Thursday, January 25, 2007

Larken Rose - Complying with the Tax Law (Part 3)

Suppose you were alive several decades ago, and you knew several well-respected zoology experts, each of whom declared to you that all mammals have live young. Since they were the "experts," you'd probably assume they knew what they were talking about. Then suppose someone visited you from Australia with his pet platypus--an egg-laying mammal. Then you'd have a conflict: little ol' you would have a piece of evidence (the platypus) that flew in the face of what the supposed "experts" told you. So which would you believe, your own eyes or the opinions of the professionals? Well, now you have a REAL example: you've seen the regulations saying that some income is exempt for federal income tax purposes because of the Constitution itself, while the vast majority of tax professionals have no idea that any such Constitutionally-exempt income exists. (Then you saw how, for some reason, those in government really don't like talking about the subject.)

Read more here.


Anonymous bob said...

Larken, I have read your taxable income and it is very clear, however, I have always wanted to know where in the corporate tax return my wages are written off as an expense. The regulations you listed are interesting because it forbids the corporation from writing off our labor as expense if the income is not taxable and also makes the income taxable by the act of writing it off. Do we have to deal with the way corporations define our labor and pay or is that a seperate issue.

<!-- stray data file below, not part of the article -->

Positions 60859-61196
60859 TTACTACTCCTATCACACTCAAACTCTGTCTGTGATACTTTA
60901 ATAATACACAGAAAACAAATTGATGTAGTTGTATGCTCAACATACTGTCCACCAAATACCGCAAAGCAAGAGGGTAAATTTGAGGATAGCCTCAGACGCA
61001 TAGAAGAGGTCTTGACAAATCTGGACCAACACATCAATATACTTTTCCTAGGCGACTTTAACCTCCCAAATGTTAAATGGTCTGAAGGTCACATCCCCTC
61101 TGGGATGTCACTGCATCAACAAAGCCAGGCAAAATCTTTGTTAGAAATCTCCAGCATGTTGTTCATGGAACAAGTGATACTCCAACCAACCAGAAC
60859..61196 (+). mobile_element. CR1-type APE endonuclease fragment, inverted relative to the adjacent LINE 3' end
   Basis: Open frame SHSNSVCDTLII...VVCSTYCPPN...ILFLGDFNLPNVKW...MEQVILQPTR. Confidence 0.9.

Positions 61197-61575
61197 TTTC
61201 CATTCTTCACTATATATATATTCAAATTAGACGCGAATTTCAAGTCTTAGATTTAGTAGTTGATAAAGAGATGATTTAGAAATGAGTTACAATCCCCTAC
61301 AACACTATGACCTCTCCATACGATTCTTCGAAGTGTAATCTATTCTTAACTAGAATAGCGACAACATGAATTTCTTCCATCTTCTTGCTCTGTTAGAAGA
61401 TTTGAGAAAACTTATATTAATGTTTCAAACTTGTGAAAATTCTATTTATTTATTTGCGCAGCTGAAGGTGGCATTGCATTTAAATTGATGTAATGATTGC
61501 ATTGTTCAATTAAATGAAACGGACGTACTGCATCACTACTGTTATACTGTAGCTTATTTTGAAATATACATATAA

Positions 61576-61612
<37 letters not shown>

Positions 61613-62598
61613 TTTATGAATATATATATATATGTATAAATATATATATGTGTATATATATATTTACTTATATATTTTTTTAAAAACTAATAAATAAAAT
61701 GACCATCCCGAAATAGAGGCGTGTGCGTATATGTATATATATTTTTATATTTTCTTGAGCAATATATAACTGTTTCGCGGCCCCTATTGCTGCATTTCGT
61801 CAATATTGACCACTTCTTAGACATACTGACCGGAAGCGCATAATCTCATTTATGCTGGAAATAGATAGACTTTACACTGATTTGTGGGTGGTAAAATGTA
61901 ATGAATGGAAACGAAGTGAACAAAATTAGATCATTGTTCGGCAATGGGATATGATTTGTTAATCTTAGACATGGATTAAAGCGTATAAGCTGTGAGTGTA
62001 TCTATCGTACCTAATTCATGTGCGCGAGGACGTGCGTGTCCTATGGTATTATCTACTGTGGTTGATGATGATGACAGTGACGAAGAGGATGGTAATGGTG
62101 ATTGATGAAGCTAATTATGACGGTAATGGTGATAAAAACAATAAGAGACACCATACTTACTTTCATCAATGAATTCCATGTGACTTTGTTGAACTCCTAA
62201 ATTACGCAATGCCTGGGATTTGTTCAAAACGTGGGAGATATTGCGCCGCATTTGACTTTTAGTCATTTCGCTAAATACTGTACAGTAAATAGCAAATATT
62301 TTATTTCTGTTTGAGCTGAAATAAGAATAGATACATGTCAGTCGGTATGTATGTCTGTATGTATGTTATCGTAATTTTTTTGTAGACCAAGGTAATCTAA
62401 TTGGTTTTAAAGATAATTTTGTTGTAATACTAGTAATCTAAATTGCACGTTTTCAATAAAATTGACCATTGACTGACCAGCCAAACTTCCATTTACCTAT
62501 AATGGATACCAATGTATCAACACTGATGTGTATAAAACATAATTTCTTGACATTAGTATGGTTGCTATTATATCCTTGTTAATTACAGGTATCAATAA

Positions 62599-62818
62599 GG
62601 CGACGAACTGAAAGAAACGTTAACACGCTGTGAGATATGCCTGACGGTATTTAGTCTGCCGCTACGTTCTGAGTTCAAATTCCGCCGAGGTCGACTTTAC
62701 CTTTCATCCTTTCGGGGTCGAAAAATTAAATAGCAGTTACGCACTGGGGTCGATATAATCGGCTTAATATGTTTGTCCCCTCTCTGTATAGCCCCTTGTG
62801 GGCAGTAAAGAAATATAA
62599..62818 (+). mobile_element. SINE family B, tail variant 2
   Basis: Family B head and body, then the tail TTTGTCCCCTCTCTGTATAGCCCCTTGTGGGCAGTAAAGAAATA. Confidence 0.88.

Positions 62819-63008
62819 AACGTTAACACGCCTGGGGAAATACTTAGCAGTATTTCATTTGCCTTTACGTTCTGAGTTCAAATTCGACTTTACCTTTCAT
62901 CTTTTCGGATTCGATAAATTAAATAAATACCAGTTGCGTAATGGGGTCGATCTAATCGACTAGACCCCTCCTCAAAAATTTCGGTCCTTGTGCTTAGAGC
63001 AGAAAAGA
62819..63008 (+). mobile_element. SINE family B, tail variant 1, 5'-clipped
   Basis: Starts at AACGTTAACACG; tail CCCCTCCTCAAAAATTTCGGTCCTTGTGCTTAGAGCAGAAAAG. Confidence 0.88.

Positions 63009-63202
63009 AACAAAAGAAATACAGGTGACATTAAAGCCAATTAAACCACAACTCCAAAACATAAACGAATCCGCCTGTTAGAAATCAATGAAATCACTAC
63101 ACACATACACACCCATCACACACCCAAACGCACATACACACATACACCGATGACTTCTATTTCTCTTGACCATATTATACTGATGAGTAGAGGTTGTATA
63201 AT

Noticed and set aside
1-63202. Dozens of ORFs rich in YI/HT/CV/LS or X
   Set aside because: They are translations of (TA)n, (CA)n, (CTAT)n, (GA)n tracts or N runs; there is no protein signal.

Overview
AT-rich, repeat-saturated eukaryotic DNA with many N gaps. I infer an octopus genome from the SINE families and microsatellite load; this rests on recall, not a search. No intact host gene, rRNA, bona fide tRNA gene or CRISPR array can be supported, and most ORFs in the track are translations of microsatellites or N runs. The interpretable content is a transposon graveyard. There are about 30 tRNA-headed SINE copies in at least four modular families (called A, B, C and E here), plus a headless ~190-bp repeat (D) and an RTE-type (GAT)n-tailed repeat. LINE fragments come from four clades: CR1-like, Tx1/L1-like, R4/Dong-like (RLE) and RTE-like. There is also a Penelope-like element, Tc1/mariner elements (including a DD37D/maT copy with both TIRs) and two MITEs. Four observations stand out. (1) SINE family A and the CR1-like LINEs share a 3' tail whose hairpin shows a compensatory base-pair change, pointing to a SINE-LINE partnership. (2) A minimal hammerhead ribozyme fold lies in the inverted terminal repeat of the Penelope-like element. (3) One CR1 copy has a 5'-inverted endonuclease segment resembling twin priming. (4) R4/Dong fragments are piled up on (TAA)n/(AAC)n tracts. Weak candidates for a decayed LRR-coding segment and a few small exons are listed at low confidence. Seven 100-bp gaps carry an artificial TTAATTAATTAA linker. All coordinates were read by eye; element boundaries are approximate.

5:26 AM  
Blogger FredMarshall1937 said...

Since neither the statutes at large nor the regulations (26 U.S.C. and 26 C.F.R.) require you to report your income to the federal government, or to pay a tax on it, what difference does it make WHAT the corporations do?

5:42 AM  
Blogger FredMarshall1937 said...

Bob, I misread your post. I did not initially notice you said that (the regulations) "also makes the income taxable by the act of writing it off." Unless I've lost my senses, that means the corporation DETERMINES whether or not your income is taxable. Please refer me to that particular regulation. I'd love to see that in writing.

5:45 AM  
Anonymous bob said...

Fred, The question was from a reading of 26 cfr 1.265-1 and 26 cfr 1.312-6(b) posted by larken rose. My interest is how certain items are treated differently at different times for a mis application of the regs. by IRS. I want to put the IRS in the corner when I go to court, so questions that seem harmless to the court may help me get my ideas across to any jury. I have seen other areas of law that have simular interest for me where items written as an expense can not also be used elsewhere. I don't remember the stat, but it has always stuck in my mind. Bob

6:53 AM  

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